Megan: Right! This is just reflective listening. “What I heard you say was the thing I could avoid doing that would undermine or frustrate your leadership is…” Fill in the blank and ask, “Is that true?” Then, let them correct you if you’re not quite accurate. What’s going to happen is they’re going to leave feeling so valued. They’re going to feel heard. They’re going to feel connected to you. It’s going to build trust and rapport, and I guarantee you’re going to see the performance go up on the other side of this.

Suzie: Absolutely! If there is any way before you leave the meeting to provide a solution, please do that in real time when you’re answering this question. However, if you do need more time, you could say, “I need some time to think about that solution. I need to do some research, but I will come up with a solution, and I’ll get back to you by the end of the week,” or something like that.

Megan: And follow through on your commitment. The worst thing you can do in this situation when someone is vulnerable enough to give you an honest answer is you make a commitment. “No. I’m not going to call you into that meeting.” Then, you do it. That will undermine trust. The next quarter when you have this meeting set up and you ask that question, they’re going to be cynical, and cynicism is very difficult to undo.

Larry: Today we have learned you can build strong, independent team members who function well on their own by giving them consistent, focused interactions at two intervals. The first of those is the weekly check-in which depends on these four questions: What updates do you have for me? What decisions do you need me to make? What progress have you made on quarterly milestones? What problems are blocking your progress?

The second interval is the quarterly one-on-one which hinges on five questions: What are your top three goals for the quarter and how are you progressing? What’s the biggest challenge you face as a leader? What do you think you need to do to overcome that? What do you need from me in order to succeed this quarter? What can I avoid doing that would undermine or frustrate your success?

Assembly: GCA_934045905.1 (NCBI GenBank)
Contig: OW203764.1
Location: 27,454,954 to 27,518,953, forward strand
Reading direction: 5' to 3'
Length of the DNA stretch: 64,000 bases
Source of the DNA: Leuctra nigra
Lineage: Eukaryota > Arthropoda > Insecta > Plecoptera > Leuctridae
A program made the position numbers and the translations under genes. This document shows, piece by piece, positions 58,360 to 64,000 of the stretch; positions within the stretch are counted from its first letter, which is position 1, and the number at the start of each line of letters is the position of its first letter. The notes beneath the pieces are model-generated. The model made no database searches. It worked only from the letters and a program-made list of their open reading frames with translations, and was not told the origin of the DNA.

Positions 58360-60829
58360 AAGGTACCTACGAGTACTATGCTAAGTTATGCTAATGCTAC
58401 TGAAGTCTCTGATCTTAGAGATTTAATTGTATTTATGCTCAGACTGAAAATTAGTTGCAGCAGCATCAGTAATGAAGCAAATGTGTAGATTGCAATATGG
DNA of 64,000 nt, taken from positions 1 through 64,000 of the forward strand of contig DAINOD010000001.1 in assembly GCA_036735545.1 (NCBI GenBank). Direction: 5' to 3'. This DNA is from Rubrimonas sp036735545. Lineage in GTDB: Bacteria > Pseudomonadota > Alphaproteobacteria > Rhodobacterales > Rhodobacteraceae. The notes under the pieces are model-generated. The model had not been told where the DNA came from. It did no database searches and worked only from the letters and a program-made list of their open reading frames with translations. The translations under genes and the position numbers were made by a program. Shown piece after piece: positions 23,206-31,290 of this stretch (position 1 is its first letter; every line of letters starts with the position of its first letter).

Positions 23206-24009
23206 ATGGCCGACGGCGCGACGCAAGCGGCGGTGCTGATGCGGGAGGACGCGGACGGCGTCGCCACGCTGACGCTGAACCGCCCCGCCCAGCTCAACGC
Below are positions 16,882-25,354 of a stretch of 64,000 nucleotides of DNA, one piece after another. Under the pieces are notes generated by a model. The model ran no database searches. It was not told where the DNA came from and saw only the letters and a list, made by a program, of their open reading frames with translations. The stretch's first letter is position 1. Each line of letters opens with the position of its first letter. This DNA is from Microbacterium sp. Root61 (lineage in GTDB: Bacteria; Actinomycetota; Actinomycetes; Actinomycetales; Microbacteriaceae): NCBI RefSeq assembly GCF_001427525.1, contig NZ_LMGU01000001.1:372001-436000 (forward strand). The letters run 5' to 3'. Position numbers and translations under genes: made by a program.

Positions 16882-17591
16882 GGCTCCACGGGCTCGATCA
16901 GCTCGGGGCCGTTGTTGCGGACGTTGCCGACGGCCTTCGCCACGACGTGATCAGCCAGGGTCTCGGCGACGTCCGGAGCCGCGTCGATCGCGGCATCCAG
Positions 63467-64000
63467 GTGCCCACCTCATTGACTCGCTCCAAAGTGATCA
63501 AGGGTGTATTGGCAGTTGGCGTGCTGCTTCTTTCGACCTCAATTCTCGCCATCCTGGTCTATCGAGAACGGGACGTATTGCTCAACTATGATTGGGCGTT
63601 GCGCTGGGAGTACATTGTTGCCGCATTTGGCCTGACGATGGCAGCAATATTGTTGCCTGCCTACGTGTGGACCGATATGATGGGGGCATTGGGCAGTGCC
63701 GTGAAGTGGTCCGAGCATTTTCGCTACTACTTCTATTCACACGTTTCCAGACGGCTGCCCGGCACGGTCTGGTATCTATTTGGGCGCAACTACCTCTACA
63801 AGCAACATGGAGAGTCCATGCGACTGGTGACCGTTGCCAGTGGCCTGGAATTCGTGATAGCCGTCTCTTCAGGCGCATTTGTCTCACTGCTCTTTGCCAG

If you have trouble remembering those, no worries. We have a complete transcript of today’s show in the show notes for this episode at You can download that for free and use that as a resource. Suzie and Megan, any final thoughts for our listeners today?

Suzie: I would say just don’t abdicate and don’t micromanage. We talked about that in the beginning of the episode. You don’t want to create so many problems in your organization by simply not meeting with your team or by meeting with them too much and micromanaging. Instead, find a rhythm that works for your team and your direct reports.

Even if it’s not exactly what we’re suggesting here and you need different questions in your culture or you find you need to do your one-on-one bi-weekly or something like that, you can totally make it your own, but the bottom line is you have to have a consistent rhythm and consistent agendas to create safe space for your team to grow and be their most productive.

Megan: That’s really good, Suzie. These two meetings we’re talking about today are all about setting your team up for success. The first one (the weekly check-in) is all about empowerment. How can I empower my team to get what they need to succeed? The second one is about connection. How can I stay connected enough to their needs that I can really serve them and answer their questions and address problems at a deeper level that come up?

I think, if you do these two things, you’ll go from transactional meetings and kind of a transactional relationship to one that is truly productive where you get the best possible performance out of your direct reports and create a lot of job satisfaction.

Larry: Thank you, both, for this very practical information. I feel like we have prevented a lot of Michael Scott moments today.

Megan: I hope so! Thanks, Larry, and thanks, Suzie for being here, and thank you all for joining us today. We’ll see you right here again next week. Until then, lead to win!